Putten der Growl in der Beetle

SEMA News—January 2014

HERITAGE

By Drew Hardin
Photo Courtesy Petersen Archives

Putten der Growl in der Beetle

After a rocky start in the United States—probably too soon after World War II—Volkswagen sales had really taken off by the mid-’60s, with millions of the little Bugs on the road. There was a growing aftermarket for the cars by then as owners looked for ways to get more performance out of their wheezing, flat-four motors. At first glance, it would seem that hot-rodding magazines in the ‘60s were all about high-horsepower, big-cubic-inch stuff—drag racing, Bonneville, Indy and the explosion of a new-car segment that we now know as musclecars. But every once in a while, the magazines would branch out into foreign territory (pun intended) and check in with what was happening on the VW tuning front.

After a rocky start in the United States—probably too soon after World War II—Volkswagen sales had really taken off by the mid-’60s, with millions of the little Bugs on the road. There was a growing aftermarket for the cars by then as owners looked for ways to get more performance out of their wheezing, flat-four motors.

The Beetle needed the help. In the early ’60s, its engine displaced just 1,192 cu. cm. and put out 40 hp. By the ’67 model year, displacement grew to 1,500 cc’s, and horsepower was up to 53, but that left a lot of Beetle owners putt-putting around with the smaller motor.

John Thawley, writing in the February 1967 issue of Hot Rod, offered a solution to “all you guys with a ’61 or newer VW who haven’t made the plunge to the 1500 VW.” EMPI, which had been making VW engine parts since the mid-’50s, offered a Big Bore Kit that would add 10 hp to the engine, “and the entire operation is bolt-on!” wrote Thawley. “If you’re any kind of wrench-twister at all, the job shouldn’t take more than a day.”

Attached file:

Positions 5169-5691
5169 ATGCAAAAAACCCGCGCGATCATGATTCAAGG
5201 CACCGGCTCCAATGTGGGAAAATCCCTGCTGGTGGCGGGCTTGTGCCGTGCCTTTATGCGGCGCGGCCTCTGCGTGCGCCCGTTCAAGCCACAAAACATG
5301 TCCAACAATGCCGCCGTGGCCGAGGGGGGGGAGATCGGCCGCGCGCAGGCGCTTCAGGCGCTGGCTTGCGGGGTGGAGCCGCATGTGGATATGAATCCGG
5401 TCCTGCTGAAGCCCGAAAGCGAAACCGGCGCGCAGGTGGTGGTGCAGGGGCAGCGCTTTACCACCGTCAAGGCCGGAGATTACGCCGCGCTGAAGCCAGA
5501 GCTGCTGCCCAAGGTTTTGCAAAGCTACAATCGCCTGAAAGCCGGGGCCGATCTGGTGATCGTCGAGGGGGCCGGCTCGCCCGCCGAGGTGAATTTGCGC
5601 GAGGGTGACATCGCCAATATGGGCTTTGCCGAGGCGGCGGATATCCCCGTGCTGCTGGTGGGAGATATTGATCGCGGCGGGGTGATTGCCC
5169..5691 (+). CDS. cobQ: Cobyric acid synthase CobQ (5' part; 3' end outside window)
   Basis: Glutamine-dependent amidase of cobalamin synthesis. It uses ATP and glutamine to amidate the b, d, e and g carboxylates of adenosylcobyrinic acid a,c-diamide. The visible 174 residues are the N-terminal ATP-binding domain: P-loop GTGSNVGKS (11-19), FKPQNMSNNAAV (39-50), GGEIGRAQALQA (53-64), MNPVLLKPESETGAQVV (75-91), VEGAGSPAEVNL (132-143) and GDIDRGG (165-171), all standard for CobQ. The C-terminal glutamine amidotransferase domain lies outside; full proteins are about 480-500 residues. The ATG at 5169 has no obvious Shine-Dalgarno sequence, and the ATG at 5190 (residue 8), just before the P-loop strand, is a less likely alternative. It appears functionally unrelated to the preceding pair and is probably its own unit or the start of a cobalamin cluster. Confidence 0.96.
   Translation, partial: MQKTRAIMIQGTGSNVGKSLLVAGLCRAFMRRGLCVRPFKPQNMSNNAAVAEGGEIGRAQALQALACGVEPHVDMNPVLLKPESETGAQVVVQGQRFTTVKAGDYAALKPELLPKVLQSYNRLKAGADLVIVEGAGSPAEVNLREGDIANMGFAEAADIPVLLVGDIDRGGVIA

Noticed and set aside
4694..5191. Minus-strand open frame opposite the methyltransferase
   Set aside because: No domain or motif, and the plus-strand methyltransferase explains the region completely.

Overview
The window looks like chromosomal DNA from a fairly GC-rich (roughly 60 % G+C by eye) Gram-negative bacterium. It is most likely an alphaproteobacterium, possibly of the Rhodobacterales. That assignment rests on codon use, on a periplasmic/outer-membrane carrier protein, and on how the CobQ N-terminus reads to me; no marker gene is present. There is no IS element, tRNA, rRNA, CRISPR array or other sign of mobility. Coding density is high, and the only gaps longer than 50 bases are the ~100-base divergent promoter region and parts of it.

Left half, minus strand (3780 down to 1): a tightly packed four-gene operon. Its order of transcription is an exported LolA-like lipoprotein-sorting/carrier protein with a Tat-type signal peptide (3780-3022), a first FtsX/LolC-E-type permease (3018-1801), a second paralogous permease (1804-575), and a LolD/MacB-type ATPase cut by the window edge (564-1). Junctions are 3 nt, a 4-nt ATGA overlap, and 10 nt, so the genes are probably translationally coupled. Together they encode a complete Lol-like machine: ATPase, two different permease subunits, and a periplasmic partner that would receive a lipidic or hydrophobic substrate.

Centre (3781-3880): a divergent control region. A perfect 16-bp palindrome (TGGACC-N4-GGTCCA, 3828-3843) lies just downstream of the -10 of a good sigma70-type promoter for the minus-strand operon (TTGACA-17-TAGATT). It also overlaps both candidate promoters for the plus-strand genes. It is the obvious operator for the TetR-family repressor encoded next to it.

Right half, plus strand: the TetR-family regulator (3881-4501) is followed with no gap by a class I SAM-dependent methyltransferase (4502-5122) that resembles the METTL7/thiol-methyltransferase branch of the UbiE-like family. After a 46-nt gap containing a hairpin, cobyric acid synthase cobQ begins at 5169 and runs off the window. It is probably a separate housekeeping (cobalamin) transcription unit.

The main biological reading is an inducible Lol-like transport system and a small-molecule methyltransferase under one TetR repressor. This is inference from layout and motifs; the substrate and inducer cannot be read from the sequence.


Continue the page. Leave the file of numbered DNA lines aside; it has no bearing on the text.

The first step in the process was to remove the engine. “Don’t panic,” wrote Thawley, “this is a 15-minute job.” The only tools needed were a wrench, a screwdriver, jackstands to support the car and a floor jack to hold the engine. Petersen photographer Eric Rickman caught EMPI’s Dean Lowery pulling the engine from the subject car “faster than you can change plugs on a hot Hemi,” wrote Thawley in the photo’s caption. “Large jack, frame stands, a few hand tools, muscles do job.”

EMPI’s kit included four cylinders bored 0.200-in., bringing displacement up from 1,192 to 1,352 cc’s. “The box of goodies comes complete with cylinders, pistons, rings and wrist pins,” Thawley wrote. Also in the kit were a new oil pump and a new Bosch distributor—a part originally used on VW’s ’60 bus.

The swap was very straightforward: The new pistons attached to the existing connecting rods, and the new cylinders were pressed into the engine’s crankcase. The original heads were reused and were fitted with EMPI’s “extractor” exhaust system. “The unit bolts into place with no problem and can be topped off with a glass-pack muffler or a straight ‘stinger’ pipe for competition use,” Thawley said. Depending on what else was done to the engine, the exhaust system was good for a 7% to 10% horsepower boost, he wrote.

EMPI also improved the intake side of the engine with a larger-diameter intake manifold and a Zenith carb similar to those used on Porsches. “The venturi area is two and one-half times larger than the stock Solex,” Thawley noted.

To demonstrate the power gains available with its kit, EMPI dyno tested a 40-horse engine from a wrecked VW (with just 400 miles on it), installed the kit, and then dyno tested the engine again. In stock form the engine’s horsepower peaked at 36 at 4,000 rpm. With the EMPI kit installed, peak power rose to 44.1 at 3,500 rpm. At 4,500 rpm, where the stock motor’s power fell to 30.7 hp, the EMPI motor was still putting out 43.3 hp and was still good for more than 40 hp at 5,000 rpm. Not bad for a day’s work.

 

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